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Grid Storage a Key to Success of Renewables

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Matthew Shapiro
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Iron
Re: Yet another infrastructure problem?
Matthew Shapiro   4/26/2012 11:22:38 PM
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In response to Geoff, the figure for pumped storage total round-trip efficiency today is about 80%, although it will vary some from site to site. I think it's also important to point out that you wouldn't have reason to put all of your renewable energy into storage, but strategically use the minimum ratio of storage capacity to renewable capacity to create the greatest benefit.

When we run wind-storage integration models using pumped storage to create a firm, intermediate-level capacity product between the two, only about 20% to 33% of renewable output goes through storage; the rest goes straight to the grid, with the storage release following flexibly up and down.

In summary, you don't need to add 1 MW storage per 1 MW renewable, nor do you lose 20% of all renewable; you lose 20% x 25% or 30% or about 5% to 6%.

Also, in partial response to Jerry, while wind does have the most to gain from storage, solar PV also is surprisingly intermittent and can stand to gain a great deal of firm capacity value from storage. One can also shift morning output to the afternoon, when peak is generally highest (at least in the summer). 

Scott Orlosky
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Platinum
Re: Yet another infrastructure problem?
Scott Orlosky   4/29/2012 11:08:20 PM
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Good discussion thread. Obviously there are lots of storage options.  It will take a bit of business and risk analysis to sort it all out.  The issue is that no one entity has the overall view and each industry has their personal agenda.  It will take a consortium of many disciplines to steer the correct path.  In the meantime, what an exciting time to live.  We are at the start of a whole new way of looking at the world's power needs.

Rob Spiegel
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Blogger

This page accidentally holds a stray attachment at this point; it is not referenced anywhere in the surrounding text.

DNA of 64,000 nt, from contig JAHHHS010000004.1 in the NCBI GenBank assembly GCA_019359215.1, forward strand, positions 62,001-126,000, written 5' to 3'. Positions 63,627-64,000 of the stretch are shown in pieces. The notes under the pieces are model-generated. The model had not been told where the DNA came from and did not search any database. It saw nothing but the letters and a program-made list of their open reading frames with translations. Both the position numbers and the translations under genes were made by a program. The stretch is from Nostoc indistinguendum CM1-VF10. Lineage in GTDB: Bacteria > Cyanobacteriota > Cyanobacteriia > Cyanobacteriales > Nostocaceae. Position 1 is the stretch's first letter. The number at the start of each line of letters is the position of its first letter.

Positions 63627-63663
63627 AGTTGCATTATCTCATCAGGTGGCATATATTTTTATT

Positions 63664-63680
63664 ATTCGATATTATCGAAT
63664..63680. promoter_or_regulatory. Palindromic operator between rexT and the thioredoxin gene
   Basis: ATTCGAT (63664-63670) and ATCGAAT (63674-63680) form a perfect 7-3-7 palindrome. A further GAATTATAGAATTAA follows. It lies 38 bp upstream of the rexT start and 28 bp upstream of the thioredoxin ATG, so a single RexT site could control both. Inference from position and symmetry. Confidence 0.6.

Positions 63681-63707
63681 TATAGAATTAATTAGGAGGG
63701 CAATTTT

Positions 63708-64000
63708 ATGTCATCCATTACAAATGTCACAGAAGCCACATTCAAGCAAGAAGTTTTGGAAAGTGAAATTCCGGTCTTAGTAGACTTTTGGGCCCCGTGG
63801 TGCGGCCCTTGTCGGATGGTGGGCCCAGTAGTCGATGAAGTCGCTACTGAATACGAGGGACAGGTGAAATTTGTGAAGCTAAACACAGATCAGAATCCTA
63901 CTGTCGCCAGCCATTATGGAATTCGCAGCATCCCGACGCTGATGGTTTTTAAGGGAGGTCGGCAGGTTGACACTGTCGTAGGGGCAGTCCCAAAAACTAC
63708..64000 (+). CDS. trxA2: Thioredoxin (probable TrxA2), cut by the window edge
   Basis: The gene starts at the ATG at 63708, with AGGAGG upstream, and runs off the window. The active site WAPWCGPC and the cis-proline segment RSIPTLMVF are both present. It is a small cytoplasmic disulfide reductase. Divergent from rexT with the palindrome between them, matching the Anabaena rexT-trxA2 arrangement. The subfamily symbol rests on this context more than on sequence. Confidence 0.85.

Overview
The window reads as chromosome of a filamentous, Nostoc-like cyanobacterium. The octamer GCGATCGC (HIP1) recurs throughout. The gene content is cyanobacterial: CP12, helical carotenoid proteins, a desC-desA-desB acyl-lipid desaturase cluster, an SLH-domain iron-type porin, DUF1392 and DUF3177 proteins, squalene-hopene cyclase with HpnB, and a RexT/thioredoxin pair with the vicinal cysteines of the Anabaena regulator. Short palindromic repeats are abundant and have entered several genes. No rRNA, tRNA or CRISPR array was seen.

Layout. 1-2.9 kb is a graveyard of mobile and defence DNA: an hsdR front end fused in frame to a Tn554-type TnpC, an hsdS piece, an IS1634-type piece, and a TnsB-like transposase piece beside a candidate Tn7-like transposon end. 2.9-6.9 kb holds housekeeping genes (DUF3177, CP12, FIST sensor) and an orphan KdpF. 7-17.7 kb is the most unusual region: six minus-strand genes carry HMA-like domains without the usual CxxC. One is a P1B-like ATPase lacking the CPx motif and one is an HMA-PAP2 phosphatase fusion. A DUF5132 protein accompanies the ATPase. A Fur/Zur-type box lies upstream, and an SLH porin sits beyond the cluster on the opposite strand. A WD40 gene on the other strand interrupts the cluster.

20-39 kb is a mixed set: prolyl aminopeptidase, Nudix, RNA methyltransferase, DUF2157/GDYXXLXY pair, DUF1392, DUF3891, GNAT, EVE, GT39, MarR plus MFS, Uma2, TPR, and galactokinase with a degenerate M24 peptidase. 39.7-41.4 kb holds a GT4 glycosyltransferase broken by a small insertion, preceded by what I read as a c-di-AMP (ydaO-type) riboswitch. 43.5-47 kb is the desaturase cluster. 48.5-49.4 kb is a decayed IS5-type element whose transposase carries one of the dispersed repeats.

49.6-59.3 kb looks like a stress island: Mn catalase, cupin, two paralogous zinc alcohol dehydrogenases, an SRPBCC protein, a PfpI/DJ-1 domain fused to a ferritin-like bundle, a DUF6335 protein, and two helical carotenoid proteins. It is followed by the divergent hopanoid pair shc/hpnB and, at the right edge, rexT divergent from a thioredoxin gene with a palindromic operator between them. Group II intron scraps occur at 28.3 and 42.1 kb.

Re: Yet another infrastructure problem?
Rob Spiegel   4/30/2012 12:30:31 PM
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Interesting, Geoff. I would think the degradation on battery storage would be greater and that pumped hydro would be more efficient.

Rob Spiegel
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Re: Yet another infrastructure problem?
Rob Spiegel   4/30/2012 1:28:55 PM
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I agree it's a good thread, Scott. Facing the storage problem certainly indicates that renewable energy sources have reached the point where storage is a problem that needs attention. 

Kevin
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Re: Yet another infrastructure problem?
Kevin   8/19/2012 4:00:08 PM
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Charles - succintly put.  Pumped hydro energy storage is great - but most geographically viable locations have already been built.  Also, the environmental impact and large amount of water (and replacement due to evaporation) will be increasingly large barriers.  Water shortages are another brewing issue like our energy problems.  Compressed air storage is even MORE tied to specific geographical features (large salt caverns)...a niche at best, and efficiency and ease of energy conversion is not that good.

I've come to the conclusion after much study and thought that there are only a few likely vectors to success in grid-scale energy storage.  Of course, always open to unexpected breakthroughs!

1.  Solar Thermal - these powerplants store solar energy as heat (in molten salt or even large stores of sand or concrete).  For short-term energy storage this is a pretty good system, since the power plant already is designed to run on solar heat.  Also, this approach allows a "backup mode" using natural gas (or other fuel) if the heat storage runs out.  We need to be building more of  these plants NOW.  However, note that heat is not the most best way to store ELECTRIC energy (such as from wind turbines), since round-trip efficiency will be only ~30%.

2. Solar (or Wind / electric) generation of a synthetic liquid (or gas) fuel.  This  approach needs more development work, but has great potential because you can store as much "fuel" as you want, and could be high efficiency.  The "obvious" fuel is hydrogen, but I've come to believe this is not the best choice due to so many practical issues.  Ammonia (3 hydrogens bonded to a nitrogen) is my favorite but methane / methanol / ethanol are OK too (but would prefer to avoid carbon in the molecule).  Also, if a synthetic fuel is created - this fuel can be transported and used for many things (cars, other transportation) in addition to grid-power storage.  It should be added that biofuels have this advantage...but aren't actually a way to store the grid's ELECTRIC power. 

3.  Flow Batteries.  Conventional batteries don't have enough capacity vs. cost.  Flow batteries size the battery to the POWER RATE needed, then you store as much of the reagents as you need to provide the total ENERGY STORAGE you need.  Redflow (mentioned by someone else) is one, but there are others.  General Atomics is studying a lead-acid flow battery that uses conventional / low cost chemicals and has no semi-permeable membrane (the power-limiting and most "finicky" part of most flow batteries).

Flywheel energy storage has been tried and proven not cost-effective (eg: Beacon Power), Conventional batteries and also distributed EV batteries are not likely to be practical.

 

Kevin

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